UC To Remove Marge Schott's Name From Campus Facilities
The University of Cincinnati Board of Trustees voted Tuesday to remove the name of former Reds owner Marge Schott from two campus facilities.
The board approved removing Marge Schott's name from the school's baseball stadium and a space in the university's archives library, effective immediately.
"We, the Board of Trustees, want to say, unequivocally, we stand with President Pinto and our campus community in our collective fight to end racism, inequality and indifference," the resolution states. "The change we want to see starts with us."
As previously reported by NPR's Tom Goldman:
"Former UC baseball player Jordan Ramey started a petition drive to change the name of Marge Schott Stadium.
"Schott owned Major League Baseball's Cincinnati Reds from 1984 to 1999. To say she was controversial is an understatement. Her racial and ethnic slurs against African American, Jewish and Japanese people prompted a one-year ban from baseball in 1993. After publicly praising Adolf Hitler in a 1996 ESPN interview, Schott was forced to give up day-to-day control of the Reds until 1998.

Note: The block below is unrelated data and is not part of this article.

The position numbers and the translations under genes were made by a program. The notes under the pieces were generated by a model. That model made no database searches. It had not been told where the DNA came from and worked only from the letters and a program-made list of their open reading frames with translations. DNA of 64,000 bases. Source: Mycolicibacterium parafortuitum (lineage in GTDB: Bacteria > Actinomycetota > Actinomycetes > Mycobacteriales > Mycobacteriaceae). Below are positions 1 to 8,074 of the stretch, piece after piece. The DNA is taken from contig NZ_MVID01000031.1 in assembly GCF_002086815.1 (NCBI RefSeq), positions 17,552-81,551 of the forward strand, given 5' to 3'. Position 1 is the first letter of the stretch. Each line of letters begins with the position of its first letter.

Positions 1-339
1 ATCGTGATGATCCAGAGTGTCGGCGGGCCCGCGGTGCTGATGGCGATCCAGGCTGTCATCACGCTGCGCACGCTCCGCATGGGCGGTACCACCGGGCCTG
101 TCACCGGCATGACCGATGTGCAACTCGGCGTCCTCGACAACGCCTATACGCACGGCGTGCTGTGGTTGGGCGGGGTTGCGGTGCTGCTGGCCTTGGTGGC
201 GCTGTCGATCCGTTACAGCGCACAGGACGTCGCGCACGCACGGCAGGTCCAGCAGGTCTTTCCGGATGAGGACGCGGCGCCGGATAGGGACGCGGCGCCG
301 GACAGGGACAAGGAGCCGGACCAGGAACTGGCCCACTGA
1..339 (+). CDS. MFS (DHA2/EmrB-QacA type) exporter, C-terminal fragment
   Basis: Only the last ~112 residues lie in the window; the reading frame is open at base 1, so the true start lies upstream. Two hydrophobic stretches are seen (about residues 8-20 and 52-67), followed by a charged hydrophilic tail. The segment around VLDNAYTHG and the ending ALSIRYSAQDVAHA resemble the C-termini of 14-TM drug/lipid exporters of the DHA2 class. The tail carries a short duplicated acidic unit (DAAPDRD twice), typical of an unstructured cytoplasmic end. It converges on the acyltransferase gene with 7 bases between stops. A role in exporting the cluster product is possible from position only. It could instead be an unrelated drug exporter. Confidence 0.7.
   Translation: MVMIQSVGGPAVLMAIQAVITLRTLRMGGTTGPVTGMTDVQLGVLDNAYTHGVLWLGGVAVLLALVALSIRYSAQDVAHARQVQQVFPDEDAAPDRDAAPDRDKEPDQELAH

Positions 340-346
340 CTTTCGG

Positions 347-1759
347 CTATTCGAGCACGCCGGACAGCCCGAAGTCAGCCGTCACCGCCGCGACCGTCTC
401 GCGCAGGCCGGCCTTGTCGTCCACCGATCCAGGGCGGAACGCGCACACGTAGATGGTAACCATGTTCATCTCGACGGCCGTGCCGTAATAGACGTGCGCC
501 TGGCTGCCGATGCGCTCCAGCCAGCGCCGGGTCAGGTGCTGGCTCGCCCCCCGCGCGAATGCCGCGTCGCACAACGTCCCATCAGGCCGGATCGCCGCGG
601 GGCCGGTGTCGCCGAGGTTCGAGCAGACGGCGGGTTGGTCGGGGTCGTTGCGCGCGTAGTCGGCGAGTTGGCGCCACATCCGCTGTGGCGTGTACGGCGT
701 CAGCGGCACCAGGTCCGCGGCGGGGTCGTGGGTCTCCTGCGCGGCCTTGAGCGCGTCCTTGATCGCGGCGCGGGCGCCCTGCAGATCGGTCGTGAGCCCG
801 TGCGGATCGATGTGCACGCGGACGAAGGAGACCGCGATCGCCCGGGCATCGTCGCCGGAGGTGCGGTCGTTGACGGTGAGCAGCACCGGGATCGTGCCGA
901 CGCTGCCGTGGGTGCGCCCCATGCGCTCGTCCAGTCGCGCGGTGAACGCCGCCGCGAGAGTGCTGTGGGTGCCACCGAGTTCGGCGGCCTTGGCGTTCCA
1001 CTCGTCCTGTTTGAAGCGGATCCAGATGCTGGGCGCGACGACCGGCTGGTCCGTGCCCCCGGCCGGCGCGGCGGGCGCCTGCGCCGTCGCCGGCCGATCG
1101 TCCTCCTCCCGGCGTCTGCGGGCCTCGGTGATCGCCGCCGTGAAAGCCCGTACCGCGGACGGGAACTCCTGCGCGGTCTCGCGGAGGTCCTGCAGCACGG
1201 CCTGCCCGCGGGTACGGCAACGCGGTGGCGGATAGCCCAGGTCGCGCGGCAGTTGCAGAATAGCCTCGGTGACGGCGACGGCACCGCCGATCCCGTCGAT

"Schott also was known as a philanthropist in Cincinnati — she gave money, through her foundation, to the city zoo, hospitals and the university. In 2006, the Bearcats named their baseball stadium after Schott, following a foundation gift of $2 million to the school's athletic programs."
The board resolution states trustees agree with President Pinto's "assessment that Marge Schott’s record of racism and bigotry stands at odds with University’s core commitment to dignity, equity and inclusion. We further agree that attempts to modify the name and its detrimental effects would be ineffective."
The Marge & Charles J. Schott Foundation issued the following statement June 11:
"Over the past week, there has been public discussion about major financial gifts with naming rights from the Marge & Charles J. Schott Foundation to community organizations as it relates to the current conversation around racial equality.
"While we cannot make excuses for the rhetoric made by Mrs. Schott decades ago, we can ask you to learn from Mrs. Schott’s mistakes as well as her great love for Cincinnati.
"We appreciate what these great organizations bring to Cincinnati and we fully support the decisions made by the organizations who have received grants from the Foundation.
"We will continue to support the Cincinnati community and the important work of our charities and non-profits."
This story was updated to add the statement from the Schott Foundation.